Sean Walker, president of General Mills Group International, emphasized the importance of moving within one’s capabilities. He said that no movement in the fight for justice was too small.
“All that matters is that you cover the distance,” Walker said. “Decency, fairness, justice, respect, and dignity are attributes of the type of society that we all aspire to be a part of. The only way we get there is if we choose to participate along the way to making some progress.”
Dr. Michael L. Lomax, the president and CEO of UNCF, talked about the concept of historic movements. He said that, for example, he often had heard people wonder if the murder George Floyd was a moment or the beginning of a movement. Every movement, he said, begins as a moment.
“Twenty-twenty was our Montgomery. Our Montgomery moment,” Lomax said. “It is up to all of us to make it our transformational movement.”
Laverne McCartney Knighton, the area development director at UNCF, said that on aspect of King’s life that continued to inspire her was his commitment to peace in his pursuit of justice. In addition to being an impactful leader, she said, King demonstrated power in how he processed his circumstances.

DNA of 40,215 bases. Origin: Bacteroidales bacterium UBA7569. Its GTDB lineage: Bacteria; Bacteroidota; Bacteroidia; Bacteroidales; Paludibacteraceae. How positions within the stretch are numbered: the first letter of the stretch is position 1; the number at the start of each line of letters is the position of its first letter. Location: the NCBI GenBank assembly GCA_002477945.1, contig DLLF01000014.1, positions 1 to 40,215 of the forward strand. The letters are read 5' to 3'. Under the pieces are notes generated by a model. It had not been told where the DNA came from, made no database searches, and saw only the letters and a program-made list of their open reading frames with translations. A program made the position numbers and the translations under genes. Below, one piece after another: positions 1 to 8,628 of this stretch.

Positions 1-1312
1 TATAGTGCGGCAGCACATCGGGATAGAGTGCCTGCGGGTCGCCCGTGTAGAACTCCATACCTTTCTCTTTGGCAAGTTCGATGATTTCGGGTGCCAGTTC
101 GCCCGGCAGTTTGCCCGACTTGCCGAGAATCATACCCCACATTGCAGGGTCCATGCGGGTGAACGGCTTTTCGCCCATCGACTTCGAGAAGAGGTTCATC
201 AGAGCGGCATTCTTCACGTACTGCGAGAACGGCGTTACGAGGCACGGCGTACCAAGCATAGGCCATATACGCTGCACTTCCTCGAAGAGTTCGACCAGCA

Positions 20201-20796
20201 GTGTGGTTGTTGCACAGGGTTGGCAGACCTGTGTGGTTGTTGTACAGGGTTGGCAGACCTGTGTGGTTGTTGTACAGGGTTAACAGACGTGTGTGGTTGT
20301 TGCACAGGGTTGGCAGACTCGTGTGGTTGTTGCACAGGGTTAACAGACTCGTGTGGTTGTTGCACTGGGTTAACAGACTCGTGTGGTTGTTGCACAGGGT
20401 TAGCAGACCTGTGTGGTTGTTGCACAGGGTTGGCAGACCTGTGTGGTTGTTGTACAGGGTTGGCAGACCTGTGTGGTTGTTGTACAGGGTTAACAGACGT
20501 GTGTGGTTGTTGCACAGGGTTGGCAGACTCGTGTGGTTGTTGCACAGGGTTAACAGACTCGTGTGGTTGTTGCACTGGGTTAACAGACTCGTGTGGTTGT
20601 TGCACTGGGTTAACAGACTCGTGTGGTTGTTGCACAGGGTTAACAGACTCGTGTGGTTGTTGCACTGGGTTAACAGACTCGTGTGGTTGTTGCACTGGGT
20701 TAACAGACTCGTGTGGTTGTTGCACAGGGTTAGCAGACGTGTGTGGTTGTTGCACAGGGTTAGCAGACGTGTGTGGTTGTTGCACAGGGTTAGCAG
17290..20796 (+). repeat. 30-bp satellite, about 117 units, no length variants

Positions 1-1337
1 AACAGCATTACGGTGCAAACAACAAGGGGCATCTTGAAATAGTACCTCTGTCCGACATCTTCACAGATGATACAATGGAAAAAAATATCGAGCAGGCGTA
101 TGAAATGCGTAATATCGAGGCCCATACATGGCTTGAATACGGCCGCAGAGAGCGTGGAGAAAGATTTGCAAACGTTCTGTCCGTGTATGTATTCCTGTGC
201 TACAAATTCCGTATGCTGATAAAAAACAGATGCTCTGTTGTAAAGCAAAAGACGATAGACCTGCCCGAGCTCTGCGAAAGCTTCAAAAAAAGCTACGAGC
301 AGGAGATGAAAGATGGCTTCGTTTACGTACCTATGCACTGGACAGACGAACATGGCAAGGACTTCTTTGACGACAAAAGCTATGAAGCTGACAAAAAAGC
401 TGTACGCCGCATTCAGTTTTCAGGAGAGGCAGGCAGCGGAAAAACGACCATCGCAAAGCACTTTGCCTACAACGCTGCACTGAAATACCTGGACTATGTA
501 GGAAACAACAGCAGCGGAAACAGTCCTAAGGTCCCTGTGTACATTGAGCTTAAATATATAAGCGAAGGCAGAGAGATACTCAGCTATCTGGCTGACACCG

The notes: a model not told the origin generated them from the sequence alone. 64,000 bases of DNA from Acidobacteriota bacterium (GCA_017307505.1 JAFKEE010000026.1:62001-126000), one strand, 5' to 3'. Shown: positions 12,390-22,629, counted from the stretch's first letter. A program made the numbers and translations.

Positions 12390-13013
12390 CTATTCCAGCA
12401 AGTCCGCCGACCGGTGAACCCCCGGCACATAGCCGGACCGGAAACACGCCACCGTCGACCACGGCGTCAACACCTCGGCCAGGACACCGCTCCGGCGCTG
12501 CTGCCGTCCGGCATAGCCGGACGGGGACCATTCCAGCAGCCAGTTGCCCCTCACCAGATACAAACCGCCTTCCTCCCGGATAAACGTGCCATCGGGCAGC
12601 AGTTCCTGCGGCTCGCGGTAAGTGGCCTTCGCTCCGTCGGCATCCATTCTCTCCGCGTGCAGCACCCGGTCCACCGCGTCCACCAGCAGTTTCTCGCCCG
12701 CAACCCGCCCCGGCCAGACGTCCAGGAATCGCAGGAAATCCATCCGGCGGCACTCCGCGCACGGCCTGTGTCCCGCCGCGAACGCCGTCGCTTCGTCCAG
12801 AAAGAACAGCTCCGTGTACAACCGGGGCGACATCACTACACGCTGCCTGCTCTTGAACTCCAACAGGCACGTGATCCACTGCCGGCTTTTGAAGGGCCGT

“Dr. Martin Luther King Jr. embodied the power that choices can have,” Knighton said. “Even though during his time here on Earth, he was not able to make some of the choices that he wanted to, he was able to choose how he responded to situations.”
With regards to justice, Knighton reminded the audience of the long road ahead. She urged people to recall the many years that King dedicated to the struggle for liberation, despite not reaping the benefits in full himself. Perseverance, she said, is essential in getting any work done.
“The civil rights movement was not a fast process in gaining equal rights for all. In fact, it was and still is long and arduous,” Knighton said. “Keep moving.”